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Colleges are key players in cities’ bids to host Amazon’s 2nd headquarters

Excerpt

The following is from the Jan. 19, 2018, edition of The Chronicle of Higher Education. SMU President R. Gerald Turner was interviewed for this story.

Pres. Turner's Comment:

"Dallas is a global city ripe with opportunities for research partnerships, mentoring and internships – value added for countless students and faculty members at Dallas universities. It’s particularly true at SMU, where we are a hub for talent. We connect the dots between every discipline we teach with innovation and business acumen. SMU’s investment in one of the nation’s most powerful academic supercomputers is aimed at dramatically expanding our research and supporting federally funded research partnerships with community and business. To add Amazon’s reach, resources and leadership to our real-world classroom would be like capturing lightning in a bottle, and our students are primed to take advantage of it."

January 19, 2018

 By Emma Kerr

Since Amazon narrowed its list of potential locations for a second headquarters on Thursday from over 200 qualifying regions to just 20 finalists, colleges in those lucky cities have become more hopeful that they might reap the benefits if the huge company comes to town.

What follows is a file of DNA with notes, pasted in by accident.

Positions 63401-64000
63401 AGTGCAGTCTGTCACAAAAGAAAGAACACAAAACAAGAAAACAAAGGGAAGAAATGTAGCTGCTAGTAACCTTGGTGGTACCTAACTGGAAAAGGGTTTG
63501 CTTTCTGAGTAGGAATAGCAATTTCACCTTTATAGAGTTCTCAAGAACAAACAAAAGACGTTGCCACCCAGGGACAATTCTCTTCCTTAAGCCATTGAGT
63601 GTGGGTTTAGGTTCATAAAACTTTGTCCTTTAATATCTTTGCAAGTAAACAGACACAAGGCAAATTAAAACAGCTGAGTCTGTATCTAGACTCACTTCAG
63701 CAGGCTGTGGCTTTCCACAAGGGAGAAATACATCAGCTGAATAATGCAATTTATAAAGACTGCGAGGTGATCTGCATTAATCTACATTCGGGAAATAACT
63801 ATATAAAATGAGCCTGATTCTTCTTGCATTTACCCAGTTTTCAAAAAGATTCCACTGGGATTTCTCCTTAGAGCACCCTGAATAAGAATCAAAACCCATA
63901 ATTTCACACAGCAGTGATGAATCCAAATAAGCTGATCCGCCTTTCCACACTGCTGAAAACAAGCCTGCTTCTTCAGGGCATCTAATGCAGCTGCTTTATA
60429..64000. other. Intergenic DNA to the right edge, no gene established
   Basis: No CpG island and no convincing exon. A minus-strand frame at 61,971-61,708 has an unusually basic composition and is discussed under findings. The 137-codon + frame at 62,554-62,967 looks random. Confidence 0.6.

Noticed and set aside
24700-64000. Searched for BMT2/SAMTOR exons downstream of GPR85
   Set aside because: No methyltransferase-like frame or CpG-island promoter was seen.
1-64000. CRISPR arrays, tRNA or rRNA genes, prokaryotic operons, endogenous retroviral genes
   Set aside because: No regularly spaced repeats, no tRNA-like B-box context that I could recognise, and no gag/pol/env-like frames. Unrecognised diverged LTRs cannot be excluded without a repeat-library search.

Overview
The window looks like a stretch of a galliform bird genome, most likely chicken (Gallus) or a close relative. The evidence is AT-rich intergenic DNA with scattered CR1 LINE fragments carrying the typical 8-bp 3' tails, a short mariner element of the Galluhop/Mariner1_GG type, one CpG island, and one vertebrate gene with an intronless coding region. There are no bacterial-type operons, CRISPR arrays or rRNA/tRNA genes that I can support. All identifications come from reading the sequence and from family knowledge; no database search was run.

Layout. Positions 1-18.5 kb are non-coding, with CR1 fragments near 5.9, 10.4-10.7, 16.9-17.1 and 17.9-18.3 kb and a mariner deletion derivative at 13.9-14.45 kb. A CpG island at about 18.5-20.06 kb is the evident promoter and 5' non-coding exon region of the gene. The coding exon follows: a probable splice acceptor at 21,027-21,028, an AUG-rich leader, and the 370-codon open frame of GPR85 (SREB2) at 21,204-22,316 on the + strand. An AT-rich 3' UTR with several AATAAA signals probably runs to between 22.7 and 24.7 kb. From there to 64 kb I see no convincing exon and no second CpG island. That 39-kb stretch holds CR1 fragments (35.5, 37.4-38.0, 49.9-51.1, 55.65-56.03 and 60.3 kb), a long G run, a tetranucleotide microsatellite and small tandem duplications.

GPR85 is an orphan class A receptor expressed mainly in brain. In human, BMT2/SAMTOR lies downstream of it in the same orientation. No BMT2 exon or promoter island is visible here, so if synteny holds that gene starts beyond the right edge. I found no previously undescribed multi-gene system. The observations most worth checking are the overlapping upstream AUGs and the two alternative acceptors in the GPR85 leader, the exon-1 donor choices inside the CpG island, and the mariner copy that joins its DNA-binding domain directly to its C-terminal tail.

The new headquarters, to join Amazon’s first, in Seattle, will create an estimated 50,000 high-paying jobs in the city it selects, according to the online retailer.

While higher-education institutions see the opportunities a nearby headquarters could bring their students and alumni, the prospective deal may be mutually beneficial to Amazon and the city’s nearby institutions. The universities and colleges near each finalist may sway Amazon’s headquarters selection. And Amazon said in a statement it is looking for a place with “the potential to attract and retain strong technical talent.” Among the finalists with multiple large, highly ranked institutions are Boston, Chicago, Los Angeles, and New York.

Colleges hoping to draw the retail giant to their town are quick to highlight their technological achievements. Southern Methodist University’s president, R. Gerald Turner, cited his institution’s work on an academic supercomputer in Dallas, a finalist.

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